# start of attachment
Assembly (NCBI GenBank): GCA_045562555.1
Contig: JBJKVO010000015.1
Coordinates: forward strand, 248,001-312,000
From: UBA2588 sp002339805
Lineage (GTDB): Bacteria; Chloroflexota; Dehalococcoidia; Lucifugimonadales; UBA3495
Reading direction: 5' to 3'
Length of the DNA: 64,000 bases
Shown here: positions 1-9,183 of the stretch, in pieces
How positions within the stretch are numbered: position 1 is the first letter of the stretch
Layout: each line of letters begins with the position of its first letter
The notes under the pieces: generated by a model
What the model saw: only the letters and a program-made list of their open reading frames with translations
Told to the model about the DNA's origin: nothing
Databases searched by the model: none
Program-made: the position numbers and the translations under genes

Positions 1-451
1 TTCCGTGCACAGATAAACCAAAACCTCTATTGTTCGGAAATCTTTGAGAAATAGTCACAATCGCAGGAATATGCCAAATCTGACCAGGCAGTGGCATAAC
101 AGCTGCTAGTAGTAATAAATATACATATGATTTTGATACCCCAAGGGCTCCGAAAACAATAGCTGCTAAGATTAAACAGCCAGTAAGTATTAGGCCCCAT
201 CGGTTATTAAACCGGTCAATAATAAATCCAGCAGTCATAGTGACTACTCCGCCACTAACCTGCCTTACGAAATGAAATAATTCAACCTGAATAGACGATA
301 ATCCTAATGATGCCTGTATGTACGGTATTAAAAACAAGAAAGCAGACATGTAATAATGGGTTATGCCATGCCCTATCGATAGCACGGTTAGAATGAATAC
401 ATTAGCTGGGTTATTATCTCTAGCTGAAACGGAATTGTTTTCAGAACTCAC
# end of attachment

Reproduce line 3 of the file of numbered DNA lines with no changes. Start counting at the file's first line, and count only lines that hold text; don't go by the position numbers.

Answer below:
Coordinates: forward strand, 248,001-312,000